If you choose to go with the supposedly factual storyline in The Social Network, then Facebook founder Mark Zuckerberg came up with his insanely popular Internet site because he was rejected by a girlfriend. The way screenwriter Aaron Sorkin (A Few Good Men, The West Wing) and director David Fincher (Zodiac, Fight Club) tell it, Zuckerberg — at the time a Harvard sophomore with no social graces but plenty of computer savvy — was dumped one night, then went back to his dorm and, in a beer-soaked stupor, began a hacking scheme that would vent his anger on all of Harvard’s co-eds and morph into the phenomenon we know as Facebook.
Is it all true? Well, Zuckerberg says it isn’t, but he didn’t cooperate in the making of the film or the simultaneous writing of Ben Mezrich’s book The Accidental Billionaires. Book and script came out of painstaking research with people who knew Zuckerberg and his circle, including a few friends and many enemies.
Whatever we’ve got here, it sure makes for some compelling viewing. Zuckerberg is portrayed as a scowling jerk by Jesse Eisenberg, who has made a career of playing warm and fuzzy characters (Roger Dodger, Adventureland). Strong acting, along with direction to match, make it clear why no one likes this guy.
Sorkin and Fincher have viewers jumping around in place and time, showing the action develop, and suggesting that Zuckerberg might have calculatedly screwed a couple of upperclassmen — the Winklevoss twins, played by Armie Hammer and Josh Pence, with Hammer’s face electronically superimposed on Pence’s body — out of their ideas for a similar project.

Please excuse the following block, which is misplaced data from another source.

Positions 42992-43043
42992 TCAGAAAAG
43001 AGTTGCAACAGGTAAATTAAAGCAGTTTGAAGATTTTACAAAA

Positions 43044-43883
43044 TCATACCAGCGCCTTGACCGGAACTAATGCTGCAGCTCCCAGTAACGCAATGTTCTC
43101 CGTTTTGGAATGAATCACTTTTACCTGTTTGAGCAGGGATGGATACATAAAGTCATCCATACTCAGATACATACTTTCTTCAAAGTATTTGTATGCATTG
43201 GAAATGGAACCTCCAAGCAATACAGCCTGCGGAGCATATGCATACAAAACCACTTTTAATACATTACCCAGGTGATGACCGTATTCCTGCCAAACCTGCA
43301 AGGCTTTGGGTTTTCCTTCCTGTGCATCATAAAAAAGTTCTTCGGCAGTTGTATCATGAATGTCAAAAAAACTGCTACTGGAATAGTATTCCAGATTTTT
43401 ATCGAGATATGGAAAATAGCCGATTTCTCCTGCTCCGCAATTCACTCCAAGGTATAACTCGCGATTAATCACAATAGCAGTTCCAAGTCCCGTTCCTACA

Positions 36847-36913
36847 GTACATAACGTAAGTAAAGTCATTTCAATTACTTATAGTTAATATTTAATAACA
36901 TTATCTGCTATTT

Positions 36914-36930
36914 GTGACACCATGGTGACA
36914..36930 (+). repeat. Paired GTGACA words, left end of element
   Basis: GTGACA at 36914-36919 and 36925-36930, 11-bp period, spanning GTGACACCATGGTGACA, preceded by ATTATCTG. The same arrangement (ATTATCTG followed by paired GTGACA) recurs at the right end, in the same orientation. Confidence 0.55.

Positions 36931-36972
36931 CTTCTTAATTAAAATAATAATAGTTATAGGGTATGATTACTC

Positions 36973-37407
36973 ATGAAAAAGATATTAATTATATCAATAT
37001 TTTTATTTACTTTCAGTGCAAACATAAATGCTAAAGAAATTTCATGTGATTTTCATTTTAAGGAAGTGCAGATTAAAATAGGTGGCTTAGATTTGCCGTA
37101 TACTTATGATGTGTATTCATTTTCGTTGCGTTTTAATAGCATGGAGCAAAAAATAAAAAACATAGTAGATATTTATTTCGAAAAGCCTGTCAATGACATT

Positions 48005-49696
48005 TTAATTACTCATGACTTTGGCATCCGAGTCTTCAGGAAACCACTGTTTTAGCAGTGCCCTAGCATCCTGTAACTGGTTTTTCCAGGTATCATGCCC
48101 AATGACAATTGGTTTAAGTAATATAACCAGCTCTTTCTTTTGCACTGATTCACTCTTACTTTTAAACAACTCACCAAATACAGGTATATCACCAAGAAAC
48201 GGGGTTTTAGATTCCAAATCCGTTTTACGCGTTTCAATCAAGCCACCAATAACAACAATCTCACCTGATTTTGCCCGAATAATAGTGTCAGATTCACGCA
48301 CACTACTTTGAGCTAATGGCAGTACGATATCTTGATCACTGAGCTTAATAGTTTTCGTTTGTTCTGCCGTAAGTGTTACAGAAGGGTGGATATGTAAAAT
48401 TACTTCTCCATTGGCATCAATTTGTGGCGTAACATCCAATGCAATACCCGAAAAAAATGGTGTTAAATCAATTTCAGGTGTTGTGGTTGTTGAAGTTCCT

That’s the first lawsuit against him. A second one comes from his former best friend and business associate Eduardo Saverin (Andrew Garfield), who claims that Zuckerberg thoughtlessly stuck a very sharp money-stealing knife in his back.
The film is crafted as a mystery. Did Zuckerberg do these heinous things? Was he all book sense and no common sense? Is the edgy Sean Parker (Justin Timberlake), who talks his way into the fray as an advisor, anything more than a paranoid and delusional troublemaker?
It’s certainly fun to watch and listen to. When Mark gets an idea, he rushes to a keyboard and types faster than 24’s Chloe O’Brian. Sorkin’s dialogue is often delivered in the style and breakneck speed of 1930s screwball comedies.
You can easily get completely involved in the stories, be startled when the film jumps into a boardroom where the lawsuits are being worked out, then immediately get wrapped up again in the swirl of flashbacks that led to the problems. Icing on the cake: It has an ending that Facebook lovers will dig.